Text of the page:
Eric Davis: Sen. Leahy, Justice Ginsburg face big decisions
Sen. Tim Johnson, D-S.D., recently announced that he would not run for re-election in 2014. Johnson’s announcement could impact the career of Vermont Sen. Patrick Leahy over the next two years.
Johnson is one of five senior Democratic senators who plan to retire next year. Four of these senators — Johnson himself, along with Sander Levin of Michigan, Tom Harkin of Iowa, and Jay Rockefeller of West Virginia — represent states where Republican candidates would be considered competitive in open-seat Senate races. There are also four Senate Democratic incumbents — Mark Begich in Alaska, Mark Pryor in Arkansas, Mary Landrieu in Louisiana, and Kay Hagan in North Carolina — who will face difficult re-election races next year in states where Democratic candidates have struggled in recent election cycles.
Democrats currently hold a five-seat majority in the Senate. Johnson’s retirement announcement, coupled with the vulnerable incumbents, marginally increases the chances that Republican candidates could gain the six seats needed to organize the Senate in January 2015.
Leahy is up for re-election in 2016, at which time he will be 76 years old and will have served in the Senate for 42 years. As the most senior Senate Democrat, Leahy is the president pro tem. He also chairs the Judiciary Committee. Democrats have held the Senate majority for approximately half the 38 years that Leahy has been in Washington. Leahy clearly enjoys being in the majority party much more than being in the minority.
I have believed for some time that a major consideration in Leahy’s decision whether to run for an eighth term in 2016, or to retire, will be whether the Democrats or the Republicans are the majority party in the Senate after the 2014 elections. If the Democrats can retain their majority next year, Leahy is more likely to run for re-election in 2016. However, if the Republicans were to win a narrow Senate majority, Leahy might well announce in the spring of 2015 that, after a long career in Washington, he has decided to return to his farm in Middlesex rather than seek another term. A Leahy retirement would mark one of the biggest shake-ups in Vermont politics in years.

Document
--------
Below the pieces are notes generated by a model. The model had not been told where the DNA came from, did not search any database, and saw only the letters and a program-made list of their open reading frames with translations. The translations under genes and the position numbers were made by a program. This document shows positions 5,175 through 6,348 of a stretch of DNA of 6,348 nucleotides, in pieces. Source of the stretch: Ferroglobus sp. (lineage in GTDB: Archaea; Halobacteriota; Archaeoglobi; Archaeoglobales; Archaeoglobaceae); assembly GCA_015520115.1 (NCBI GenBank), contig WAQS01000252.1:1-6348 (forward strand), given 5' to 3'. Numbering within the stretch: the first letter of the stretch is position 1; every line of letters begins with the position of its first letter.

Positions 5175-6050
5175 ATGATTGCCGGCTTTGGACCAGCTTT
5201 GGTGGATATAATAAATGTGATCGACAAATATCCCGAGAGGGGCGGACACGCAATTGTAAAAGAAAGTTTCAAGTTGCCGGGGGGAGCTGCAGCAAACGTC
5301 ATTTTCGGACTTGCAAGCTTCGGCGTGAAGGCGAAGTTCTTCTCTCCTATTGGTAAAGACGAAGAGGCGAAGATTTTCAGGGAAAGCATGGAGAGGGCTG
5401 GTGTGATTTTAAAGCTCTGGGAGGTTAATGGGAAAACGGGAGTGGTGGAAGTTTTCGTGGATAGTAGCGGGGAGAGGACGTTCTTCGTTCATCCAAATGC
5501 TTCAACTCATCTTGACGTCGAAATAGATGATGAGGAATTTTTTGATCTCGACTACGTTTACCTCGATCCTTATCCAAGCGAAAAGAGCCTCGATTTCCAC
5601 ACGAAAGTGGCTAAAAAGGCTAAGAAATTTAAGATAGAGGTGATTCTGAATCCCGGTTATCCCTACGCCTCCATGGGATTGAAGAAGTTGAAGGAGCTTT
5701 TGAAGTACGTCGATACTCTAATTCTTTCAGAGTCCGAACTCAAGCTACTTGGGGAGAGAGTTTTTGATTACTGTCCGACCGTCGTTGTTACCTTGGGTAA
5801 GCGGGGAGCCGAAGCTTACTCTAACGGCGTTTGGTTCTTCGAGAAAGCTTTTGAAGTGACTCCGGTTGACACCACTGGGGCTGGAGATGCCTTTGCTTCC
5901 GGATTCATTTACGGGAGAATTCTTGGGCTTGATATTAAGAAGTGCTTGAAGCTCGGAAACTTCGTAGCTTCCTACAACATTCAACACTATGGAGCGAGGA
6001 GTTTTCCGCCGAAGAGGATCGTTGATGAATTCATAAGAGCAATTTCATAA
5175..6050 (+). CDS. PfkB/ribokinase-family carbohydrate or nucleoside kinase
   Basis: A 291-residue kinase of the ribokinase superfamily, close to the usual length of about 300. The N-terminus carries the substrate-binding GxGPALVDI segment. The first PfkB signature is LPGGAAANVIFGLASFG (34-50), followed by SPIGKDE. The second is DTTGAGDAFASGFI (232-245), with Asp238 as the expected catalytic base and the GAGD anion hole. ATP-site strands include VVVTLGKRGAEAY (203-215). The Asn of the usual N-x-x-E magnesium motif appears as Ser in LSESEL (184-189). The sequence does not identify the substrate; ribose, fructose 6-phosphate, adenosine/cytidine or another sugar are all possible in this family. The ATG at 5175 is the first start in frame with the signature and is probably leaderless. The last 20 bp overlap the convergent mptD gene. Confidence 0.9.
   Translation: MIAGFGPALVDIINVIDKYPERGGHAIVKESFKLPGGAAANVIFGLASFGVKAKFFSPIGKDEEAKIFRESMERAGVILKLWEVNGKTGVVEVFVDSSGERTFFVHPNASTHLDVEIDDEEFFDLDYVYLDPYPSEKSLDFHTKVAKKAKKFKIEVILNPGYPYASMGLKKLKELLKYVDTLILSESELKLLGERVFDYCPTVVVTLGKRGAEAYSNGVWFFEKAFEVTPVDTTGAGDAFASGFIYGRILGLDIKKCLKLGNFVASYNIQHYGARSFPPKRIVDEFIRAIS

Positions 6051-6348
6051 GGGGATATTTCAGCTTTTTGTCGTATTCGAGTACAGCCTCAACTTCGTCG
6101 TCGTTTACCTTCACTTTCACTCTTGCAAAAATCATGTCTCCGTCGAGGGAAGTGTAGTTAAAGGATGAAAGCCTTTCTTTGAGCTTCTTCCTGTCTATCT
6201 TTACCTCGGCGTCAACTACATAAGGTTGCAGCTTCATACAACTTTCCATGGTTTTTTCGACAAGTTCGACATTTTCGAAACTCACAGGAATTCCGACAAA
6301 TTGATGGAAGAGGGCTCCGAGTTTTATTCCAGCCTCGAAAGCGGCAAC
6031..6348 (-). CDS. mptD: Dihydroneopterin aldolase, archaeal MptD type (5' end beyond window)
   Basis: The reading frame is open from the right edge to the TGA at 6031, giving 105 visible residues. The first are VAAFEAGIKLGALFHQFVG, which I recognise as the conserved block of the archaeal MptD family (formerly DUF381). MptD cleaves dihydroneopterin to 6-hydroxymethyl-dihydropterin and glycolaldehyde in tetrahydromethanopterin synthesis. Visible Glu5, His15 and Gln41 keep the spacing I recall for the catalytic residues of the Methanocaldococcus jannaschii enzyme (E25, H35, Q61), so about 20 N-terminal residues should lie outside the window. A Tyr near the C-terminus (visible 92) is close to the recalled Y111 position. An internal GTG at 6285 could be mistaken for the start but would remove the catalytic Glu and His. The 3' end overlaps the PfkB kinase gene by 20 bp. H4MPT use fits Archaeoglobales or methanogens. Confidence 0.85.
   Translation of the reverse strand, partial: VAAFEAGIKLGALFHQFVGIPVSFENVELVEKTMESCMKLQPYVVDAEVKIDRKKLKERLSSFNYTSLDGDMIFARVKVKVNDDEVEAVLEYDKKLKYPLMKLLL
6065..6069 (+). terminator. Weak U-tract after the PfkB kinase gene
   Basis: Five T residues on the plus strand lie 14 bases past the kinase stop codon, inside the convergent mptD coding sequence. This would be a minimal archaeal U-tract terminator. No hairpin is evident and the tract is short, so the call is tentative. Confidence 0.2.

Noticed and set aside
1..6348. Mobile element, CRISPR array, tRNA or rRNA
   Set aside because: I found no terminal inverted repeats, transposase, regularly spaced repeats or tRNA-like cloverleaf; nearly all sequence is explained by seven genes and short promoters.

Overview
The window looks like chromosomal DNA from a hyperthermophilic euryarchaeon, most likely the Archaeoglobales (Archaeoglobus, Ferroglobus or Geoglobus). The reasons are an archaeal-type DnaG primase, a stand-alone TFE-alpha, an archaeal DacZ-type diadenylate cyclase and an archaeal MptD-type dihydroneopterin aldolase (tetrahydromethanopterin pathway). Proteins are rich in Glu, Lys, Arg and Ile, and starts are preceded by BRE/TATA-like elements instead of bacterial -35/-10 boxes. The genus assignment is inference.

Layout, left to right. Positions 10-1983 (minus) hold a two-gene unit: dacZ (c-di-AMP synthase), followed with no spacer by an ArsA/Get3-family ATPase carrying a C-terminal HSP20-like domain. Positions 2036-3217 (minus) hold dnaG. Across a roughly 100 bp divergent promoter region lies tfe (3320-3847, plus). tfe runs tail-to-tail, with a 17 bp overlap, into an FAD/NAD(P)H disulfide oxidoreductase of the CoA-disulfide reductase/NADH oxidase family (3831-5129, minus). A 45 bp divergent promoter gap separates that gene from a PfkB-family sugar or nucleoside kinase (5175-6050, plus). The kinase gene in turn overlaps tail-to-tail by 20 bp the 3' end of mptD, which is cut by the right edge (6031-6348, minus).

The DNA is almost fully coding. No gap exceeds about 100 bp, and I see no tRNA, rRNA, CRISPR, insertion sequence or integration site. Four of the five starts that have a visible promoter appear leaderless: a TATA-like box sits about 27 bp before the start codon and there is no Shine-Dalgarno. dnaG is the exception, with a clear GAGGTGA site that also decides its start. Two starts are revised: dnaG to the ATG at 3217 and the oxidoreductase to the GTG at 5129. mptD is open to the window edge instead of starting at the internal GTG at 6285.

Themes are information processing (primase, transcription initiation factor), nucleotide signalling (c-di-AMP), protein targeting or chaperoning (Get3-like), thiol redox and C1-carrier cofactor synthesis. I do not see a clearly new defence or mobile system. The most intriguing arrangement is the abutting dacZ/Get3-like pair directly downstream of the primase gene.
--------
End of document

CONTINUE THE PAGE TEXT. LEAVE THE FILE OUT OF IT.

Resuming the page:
Another person who might be looking at the 2014 Senate elections is Justice Ruth Bader Ginsburg of the Supreme Court. Justice Ginsburg, who turned 80 last month, is the oldest member of the Court, and the senior member of the Court’s liberal wing. Supreme Court Justices sometimes plan their retirements so that their successors can be nominated by a President, and confirmed by a Senate, who hold views broadly sympathetic to those of the retiring justice.
If Justice Ginsburg were to announce her retirement at the end of the Supreme Court’s current term in June, President Obama could nominate her successor and that person’s nomination could be considered by a Senate with a Democratic majority. If Ginsburg were to stay on the court past the 2014 election, there is the possibility that the nomination of her replacement could be filibustered or defeated by a Republican-controlled Senate.
If the Senate does consider a Supreme Court nomination later this year, Leahy, as chair of the Judiciary Committee, would have the primary responsibility of seeing that President Obama’s nominee is confirmed by the Senate. Leahy considers one of the most significant accomplishments of his current term shepherding Obama’s Supreme Court nominees — Sonia Sotomayor and Elena Kagan — through the Senate. If Ginsburg were to retire later this year, Leahy would have a third opportunity to help confirm a new justice.
Eric L. Davis is professor emeritus of political science at Middlebury College.